A small British Army team is sent to destroy a German petrol dump as part of the preparation for a major attack in the North African campaign. While they are there, they spot a large number of tanks and realize that Army intelligence must be informed or some Tommies are going to be in for a nasty surprise. The Germans are equally determined that they should not reach their base, and a tense chase across the desert is the result.Written by
Mark Thompson <email@example.com>
The Special Air Service also operated behind German lines. For a few months, the L.R.D.G. provided transportation for the S.A.S. In June 1942, the S.A.S. obtained fifteen Jeeps, each were modified to accommodate twin mounted Vickers "K" type machine guns, a Browning machine gun, and a Lewis gun of World War I vintage. The Jeeps were also equipped with ammunition, explosives, extra fuel, rations, water, and other gear to operate for days, if not weeks behind enemy lines. They were very effective. See more »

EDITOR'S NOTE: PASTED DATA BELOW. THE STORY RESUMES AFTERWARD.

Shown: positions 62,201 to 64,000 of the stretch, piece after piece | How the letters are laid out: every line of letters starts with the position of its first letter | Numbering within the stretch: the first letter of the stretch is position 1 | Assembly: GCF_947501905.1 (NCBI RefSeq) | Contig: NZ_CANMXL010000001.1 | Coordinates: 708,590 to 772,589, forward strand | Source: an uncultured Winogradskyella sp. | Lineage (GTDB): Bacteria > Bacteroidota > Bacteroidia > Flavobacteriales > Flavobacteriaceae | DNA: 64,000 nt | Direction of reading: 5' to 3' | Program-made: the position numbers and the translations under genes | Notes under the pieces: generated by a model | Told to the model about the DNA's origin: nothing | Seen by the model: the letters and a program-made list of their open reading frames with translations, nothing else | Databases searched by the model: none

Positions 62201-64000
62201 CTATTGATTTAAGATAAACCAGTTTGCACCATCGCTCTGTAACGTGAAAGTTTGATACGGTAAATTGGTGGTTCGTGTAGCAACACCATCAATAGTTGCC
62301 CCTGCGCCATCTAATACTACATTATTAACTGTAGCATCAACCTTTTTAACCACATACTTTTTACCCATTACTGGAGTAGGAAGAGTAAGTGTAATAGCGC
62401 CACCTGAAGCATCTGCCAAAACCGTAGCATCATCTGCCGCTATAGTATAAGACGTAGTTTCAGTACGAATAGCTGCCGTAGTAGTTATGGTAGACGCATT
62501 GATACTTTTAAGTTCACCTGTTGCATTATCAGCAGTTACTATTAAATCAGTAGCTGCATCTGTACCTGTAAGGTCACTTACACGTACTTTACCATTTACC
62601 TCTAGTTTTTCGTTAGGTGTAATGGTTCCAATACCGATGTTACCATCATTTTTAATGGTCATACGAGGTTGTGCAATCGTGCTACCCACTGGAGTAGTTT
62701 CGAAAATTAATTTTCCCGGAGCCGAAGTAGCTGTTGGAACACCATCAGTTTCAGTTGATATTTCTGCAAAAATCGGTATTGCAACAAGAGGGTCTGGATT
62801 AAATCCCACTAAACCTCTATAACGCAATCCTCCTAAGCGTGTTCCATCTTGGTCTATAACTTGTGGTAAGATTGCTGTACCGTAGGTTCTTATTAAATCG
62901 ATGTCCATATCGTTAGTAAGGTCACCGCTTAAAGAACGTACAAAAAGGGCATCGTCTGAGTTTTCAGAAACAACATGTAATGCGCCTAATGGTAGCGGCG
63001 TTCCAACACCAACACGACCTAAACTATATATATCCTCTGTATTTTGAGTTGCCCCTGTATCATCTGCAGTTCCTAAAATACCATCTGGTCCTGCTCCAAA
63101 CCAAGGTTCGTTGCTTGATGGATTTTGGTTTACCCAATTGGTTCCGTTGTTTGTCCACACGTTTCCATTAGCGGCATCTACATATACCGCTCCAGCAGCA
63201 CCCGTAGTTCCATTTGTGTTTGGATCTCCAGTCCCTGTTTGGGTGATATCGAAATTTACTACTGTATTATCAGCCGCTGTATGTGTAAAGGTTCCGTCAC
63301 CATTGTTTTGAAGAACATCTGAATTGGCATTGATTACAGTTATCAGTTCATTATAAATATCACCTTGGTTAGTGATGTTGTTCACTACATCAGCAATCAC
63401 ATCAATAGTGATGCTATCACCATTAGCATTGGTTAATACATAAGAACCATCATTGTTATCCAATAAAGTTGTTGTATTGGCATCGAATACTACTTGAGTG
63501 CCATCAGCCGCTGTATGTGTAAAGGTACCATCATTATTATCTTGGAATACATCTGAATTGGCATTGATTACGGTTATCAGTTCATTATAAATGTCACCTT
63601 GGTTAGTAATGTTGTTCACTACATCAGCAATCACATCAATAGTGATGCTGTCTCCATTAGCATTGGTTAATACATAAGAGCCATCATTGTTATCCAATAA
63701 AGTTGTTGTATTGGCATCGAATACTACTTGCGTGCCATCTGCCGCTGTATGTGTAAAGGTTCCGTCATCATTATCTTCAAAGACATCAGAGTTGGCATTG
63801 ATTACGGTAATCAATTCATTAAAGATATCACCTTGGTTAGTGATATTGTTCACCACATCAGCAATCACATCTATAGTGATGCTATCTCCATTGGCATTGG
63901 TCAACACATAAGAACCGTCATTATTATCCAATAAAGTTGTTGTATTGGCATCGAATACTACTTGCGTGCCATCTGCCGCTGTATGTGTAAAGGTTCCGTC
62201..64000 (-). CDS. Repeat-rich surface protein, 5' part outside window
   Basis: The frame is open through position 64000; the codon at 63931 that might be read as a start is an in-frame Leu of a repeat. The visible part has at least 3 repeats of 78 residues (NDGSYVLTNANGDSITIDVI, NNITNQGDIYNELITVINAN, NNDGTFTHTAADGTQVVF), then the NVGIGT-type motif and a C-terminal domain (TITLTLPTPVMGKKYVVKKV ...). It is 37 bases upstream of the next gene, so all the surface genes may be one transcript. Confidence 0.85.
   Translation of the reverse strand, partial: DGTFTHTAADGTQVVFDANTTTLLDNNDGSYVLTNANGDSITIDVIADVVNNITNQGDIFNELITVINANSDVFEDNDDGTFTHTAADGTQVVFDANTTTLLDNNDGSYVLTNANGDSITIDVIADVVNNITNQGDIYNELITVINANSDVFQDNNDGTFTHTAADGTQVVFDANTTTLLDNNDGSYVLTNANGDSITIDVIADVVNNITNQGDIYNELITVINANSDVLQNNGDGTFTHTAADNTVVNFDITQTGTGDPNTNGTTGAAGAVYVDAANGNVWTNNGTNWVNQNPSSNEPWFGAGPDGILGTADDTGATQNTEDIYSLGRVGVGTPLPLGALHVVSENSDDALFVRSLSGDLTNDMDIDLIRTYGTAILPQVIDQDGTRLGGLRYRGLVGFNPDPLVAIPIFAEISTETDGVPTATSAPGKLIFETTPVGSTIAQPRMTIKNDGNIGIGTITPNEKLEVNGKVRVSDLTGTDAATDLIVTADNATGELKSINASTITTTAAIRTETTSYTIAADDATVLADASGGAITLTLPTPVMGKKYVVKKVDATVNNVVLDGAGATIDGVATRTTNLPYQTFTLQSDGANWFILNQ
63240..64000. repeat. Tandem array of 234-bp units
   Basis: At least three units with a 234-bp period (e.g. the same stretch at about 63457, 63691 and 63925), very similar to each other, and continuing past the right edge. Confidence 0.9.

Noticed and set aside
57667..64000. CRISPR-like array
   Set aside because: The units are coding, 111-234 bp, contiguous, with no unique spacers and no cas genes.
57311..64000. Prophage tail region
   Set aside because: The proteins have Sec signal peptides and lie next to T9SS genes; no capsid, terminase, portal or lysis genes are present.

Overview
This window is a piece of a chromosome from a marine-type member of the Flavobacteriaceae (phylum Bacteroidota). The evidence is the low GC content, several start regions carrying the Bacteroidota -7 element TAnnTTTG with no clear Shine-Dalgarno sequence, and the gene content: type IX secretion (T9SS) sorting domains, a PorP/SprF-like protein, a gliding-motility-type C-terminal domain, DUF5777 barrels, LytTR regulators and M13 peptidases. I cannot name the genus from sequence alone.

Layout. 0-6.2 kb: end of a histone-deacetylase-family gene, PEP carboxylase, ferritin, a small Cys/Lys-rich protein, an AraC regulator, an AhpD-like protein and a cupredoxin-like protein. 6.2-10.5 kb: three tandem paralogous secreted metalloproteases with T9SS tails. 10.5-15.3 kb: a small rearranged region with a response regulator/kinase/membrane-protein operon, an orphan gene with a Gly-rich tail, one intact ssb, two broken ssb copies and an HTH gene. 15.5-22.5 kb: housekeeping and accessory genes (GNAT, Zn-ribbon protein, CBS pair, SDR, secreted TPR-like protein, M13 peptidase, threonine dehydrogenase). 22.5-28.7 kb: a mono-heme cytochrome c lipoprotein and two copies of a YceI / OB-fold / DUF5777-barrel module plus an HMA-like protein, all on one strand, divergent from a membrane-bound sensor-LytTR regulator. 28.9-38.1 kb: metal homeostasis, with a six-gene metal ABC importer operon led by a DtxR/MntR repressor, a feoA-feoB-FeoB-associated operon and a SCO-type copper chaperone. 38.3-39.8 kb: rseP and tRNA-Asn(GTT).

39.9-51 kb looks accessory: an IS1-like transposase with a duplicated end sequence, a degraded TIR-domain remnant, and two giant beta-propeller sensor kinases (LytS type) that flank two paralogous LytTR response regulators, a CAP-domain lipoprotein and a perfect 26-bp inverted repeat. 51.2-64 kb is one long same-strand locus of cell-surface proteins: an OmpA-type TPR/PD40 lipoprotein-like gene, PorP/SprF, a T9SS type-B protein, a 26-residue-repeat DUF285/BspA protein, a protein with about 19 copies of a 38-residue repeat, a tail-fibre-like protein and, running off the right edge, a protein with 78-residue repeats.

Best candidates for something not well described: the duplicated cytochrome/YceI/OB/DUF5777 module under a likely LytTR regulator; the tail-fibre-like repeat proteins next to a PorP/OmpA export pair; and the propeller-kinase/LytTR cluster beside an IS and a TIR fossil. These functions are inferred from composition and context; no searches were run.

The German armored car that attacks the column is a completely fictitious design based on a car or small truck chassis. See more »
Heard on radio See more »
An underrated, well-acted, British war genre movie
Sea of Sand ( Desert Patrol ) is seldom mentioned in the context of great British war movies but deserves to be since it is an underrated and well acted example of the genre ( and, incidentally, one of my favourite films ). The movie at one and the same time, conforms to the familiar aspects of the genre but also manages to put a 'spin' on them since the subject matter - the experiences of the volunteer Long-Range Desert Squadron who operated independently far behind enemy lines - allows for characters who are more than familiar war-movie stereotypes.
The cast are uniformally excellent, especially veteran character player Percy Herbert whose death scene is extremely moving. Clashes of class, rank and experience are familiar elements from other films of the genre but are here rendered a little more interesting and unpredictable. Director Guy Green never made his mark but on the evidence of Sea of Sand had plenty of talent and was good at getting the most out of his actors. Simple heroics are eschewed - though heroism is at the core of the film's denouement and anyone who derives pleasure from seeing British acting staples like Michael Craig, John Gregson, Richard Attenborough and Percy Herbert have a treat in store.
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